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carmel’s Travel Diary

Sunday, 25 Jun 2006

Location: Atherton,Qld, Australia

Map
Sunday, 18/6/06

You really know you are in the outback when the Sunday Mail arrives on Tuesday!

We went to the TerrEstrial centre this afternoon. It took us 2 hours to look at all of the mineral specimens and fossils – and we could have stayed longer. It’s amazing to think it is all the collection of only 1 man.

I then went to Mass, it’s only held every 1st and 3rd Sunday evening. There were 2 locals and 13 visitors! The priest is also the Uniting and Anglican Churches minister. He was a character who didn’t have too much time for ‘that top bloke in Rome’. After Mass was over, he invited everyone back to the church house for nibbles and drinks as the ‘sun was over the yardarm’ and he didn’t have to drive anywhere that night. I didn’t stay on as Barrie was expecting me and we were having prawns for tea.

Monday, 19/6/06

Once again, we left about 8.00am and had to cross the Newcastle Range which put a dint in our fuel consumption. The only wild life we saw was a bustard (terrible name) standing like a statue beside the road. (It was alive because it moved away as we got closer.) We’d seen them before but couldn’t remember their name.

We are now at Mt Surprise. There was a population of 63 in the 2006 Cook’s Tours book, but, in the 2007 book, there are 65 – a real population explosion. There are 2 caravan parks, 2 service stations, a hotel, a general store/post office etc, an information centre/café, a gem shop/café, railway station & museum and school, so there shouldn’t be any unemployment. The folk here don’t waste anything, e.g. BBQs made from truck wheels and the windmills at the railway station are made from old ceiling fans (and are very patriotic, with the arms painted red, white and blue). They have the only rail line I’ve ever seen running through perfectly trimmed lawn. They must use a brush cutter to edge the lines. There was also a railway museum there.

We have also had a very educational day with regards to gemstones. Mt Sapphire is a gem fossicking centre and both the service station cum caravan park/motel cum info centre cum cafe and the Mt Surprise Gems cum café had great collections and the people were very informative (and patient). We’ve decided our next trip will be a fossicking one (Barrie can do the hard work).

This is another nice park, it is a miniature horse stud as well, and has a large aviary of birds. I’ve learnt now, so, before we book in, I check out the amenities block. We also noted that the park was almost empty. But when we asked if there were any vacancies, the owner (with a very broad Scottish accent) said ‘no’. We must have both looked stunned because he then told us he was joking. Of course, once we told him we were Campbells, we found out he was a Wallace. I don’t know what side they were on, Barrie reckons it was their own, and only their own. He’s also adopted Mel Gibson as a relative after Braveheart.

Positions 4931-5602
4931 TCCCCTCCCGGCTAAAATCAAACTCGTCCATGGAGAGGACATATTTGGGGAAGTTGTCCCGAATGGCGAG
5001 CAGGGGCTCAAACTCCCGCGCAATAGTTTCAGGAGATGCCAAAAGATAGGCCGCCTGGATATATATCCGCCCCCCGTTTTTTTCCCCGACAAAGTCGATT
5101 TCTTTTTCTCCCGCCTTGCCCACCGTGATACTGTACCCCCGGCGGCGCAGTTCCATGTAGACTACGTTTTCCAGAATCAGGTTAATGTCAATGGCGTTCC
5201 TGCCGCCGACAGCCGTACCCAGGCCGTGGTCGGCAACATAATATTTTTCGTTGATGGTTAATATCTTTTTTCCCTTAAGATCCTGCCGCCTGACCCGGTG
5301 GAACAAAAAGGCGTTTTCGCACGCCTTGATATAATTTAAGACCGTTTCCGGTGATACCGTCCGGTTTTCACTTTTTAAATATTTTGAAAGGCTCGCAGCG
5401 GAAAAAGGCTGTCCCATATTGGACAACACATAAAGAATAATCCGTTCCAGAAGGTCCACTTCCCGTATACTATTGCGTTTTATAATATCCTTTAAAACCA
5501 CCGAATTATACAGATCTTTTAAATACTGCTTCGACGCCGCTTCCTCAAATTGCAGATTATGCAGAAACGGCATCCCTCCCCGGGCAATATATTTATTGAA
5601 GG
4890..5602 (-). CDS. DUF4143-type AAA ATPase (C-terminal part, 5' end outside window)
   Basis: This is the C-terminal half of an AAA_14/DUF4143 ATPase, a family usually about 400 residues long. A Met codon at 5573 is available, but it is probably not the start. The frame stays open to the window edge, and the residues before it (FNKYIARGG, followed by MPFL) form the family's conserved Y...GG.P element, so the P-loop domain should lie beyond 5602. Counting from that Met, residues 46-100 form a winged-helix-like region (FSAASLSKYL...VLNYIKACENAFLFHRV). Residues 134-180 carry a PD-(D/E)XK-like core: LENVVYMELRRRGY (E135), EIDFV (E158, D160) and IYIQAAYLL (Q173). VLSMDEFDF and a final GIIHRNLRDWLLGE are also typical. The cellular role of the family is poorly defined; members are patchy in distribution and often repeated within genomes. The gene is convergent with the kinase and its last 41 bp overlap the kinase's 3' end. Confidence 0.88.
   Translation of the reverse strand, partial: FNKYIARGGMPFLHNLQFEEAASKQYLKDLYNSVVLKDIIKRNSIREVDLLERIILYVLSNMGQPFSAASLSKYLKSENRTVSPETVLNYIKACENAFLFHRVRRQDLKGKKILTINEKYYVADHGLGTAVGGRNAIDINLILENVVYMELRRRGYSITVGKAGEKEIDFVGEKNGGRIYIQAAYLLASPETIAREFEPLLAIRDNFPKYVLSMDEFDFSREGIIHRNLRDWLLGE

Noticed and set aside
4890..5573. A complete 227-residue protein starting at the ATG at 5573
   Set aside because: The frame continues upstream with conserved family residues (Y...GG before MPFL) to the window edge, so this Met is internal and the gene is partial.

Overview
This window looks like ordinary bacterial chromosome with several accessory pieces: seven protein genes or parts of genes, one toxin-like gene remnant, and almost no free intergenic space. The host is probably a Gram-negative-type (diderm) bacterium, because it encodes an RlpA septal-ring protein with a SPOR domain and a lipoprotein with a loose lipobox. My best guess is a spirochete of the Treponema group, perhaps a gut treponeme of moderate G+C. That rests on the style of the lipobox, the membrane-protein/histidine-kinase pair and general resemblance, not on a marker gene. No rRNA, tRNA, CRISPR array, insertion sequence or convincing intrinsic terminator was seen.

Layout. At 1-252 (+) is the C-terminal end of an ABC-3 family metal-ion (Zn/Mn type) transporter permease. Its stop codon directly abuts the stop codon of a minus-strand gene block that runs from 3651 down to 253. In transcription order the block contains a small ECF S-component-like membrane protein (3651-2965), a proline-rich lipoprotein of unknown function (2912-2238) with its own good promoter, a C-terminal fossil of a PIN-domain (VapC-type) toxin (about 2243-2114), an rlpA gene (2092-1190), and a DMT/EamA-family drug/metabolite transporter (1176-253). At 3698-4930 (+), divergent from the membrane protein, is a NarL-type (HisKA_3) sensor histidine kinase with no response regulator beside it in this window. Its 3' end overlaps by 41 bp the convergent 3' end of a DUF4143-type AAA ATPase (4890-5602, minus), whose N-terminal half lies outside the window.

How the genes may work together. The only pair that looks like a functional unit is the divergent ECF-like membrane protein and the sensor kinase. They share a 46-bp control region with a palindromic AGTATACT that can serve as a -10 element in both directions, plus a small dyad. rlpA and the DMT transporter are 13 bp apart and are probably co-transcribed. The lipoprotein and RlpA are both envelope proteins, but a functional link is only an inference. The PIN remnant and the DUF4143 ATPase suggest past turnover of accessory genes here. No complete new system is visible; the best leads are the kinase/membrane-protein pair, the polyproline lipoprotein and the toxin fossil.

Tuesday, 20/6/06

We are just back from the Undara Lodge and a tour of the Undara Volcanic National Park and lava tubes. There are 160 extinct volcanoes there and the tube we toured came from one of them. It initially was 164 kms long (the longest tube in the world from one volcano) but there have been landslides over time so it has broken into smaller parts. The guide was a Savannagh Guide (they do special courses) and the best we have ever had, which, of course, helped, but it was also the best tour we have been on. The tube was really impressive. I was expecting tunnels about 2m high and 2m wide, and all of the rock to be black, but that was certainly not the case. In places the tube would have been 30m high and the same width, and the rocks were a variety of colours and formations because of their mineral composition.

Wednesday, 21/6/06

We hadn’t got far along the way this morning, when we came upon the sign ’66.57km of rough surface’ – nothing like being exact. It wasn’t what we wanted to see either as we reckon the road was pretty bad up until then. (It really turned out to be no worse.)

However, today’s drive has been the hardest to date, what with the 1 lane road and more traffic which means continually getting on and off the road. Also it was very hilly (the highest road in Qld at 1143m above sea level) and, for the first time since we left Melbourne, rain, well really only drizzle, but we are not used to it. We are now also starting to see cyclone damage – not much so far, only 2 unroofed houses (both of which were on ridges), a collapsed shed and lots of trees down. But, once we got to Mt Garnet, the road became 2 lane apart from a couple of short distances – bliss, it was like driving on a freeway. And the weather cleared, back to blue skies.

A bit of useless information - the termite mounds here are a different colour to the ones earlier, light beige instead of dark brown, and they are a different shape – not as regular.

We stayed at a free camp at Archers Creek, there were only toilets there but they were clean and you can afford to miss a shower once in a while. We just don’t get up too close and personal with people. While we were there, the bins were emptied and a woman came to check whether the ladies toilet (there was only 1) had paper. Obviously the men are not expected to use as much toilet paper as she didn’t check it. It was a very pretty park, the grass was like lawn and there was a creek at the rear of it, with rapids. Barrie even put his Boy Scout skills to the test and built a fire. We also had TV for ¾ hour and radio – thanks Sue, the radio is terrific.

Thursday, 22/6/06

We woke again to drizzle, which became quite heavy, and for quite some distance, Barrie was driving in thick fog. The area was called Misty Mountains – and they were right – but we also passed a farm called Clear View. They sure got it wrong. We had intended going to see a windmill farm, but it was so foggy, I doubt we would have seen much. However, once again, it cleared up as the day went on, and it’s now back to what we regard as normal. We drove through rainforest for quite along way, and could see some waterfalls as we drove along. There are a lot around this area, we intend doing a waterfall tour from Atherton.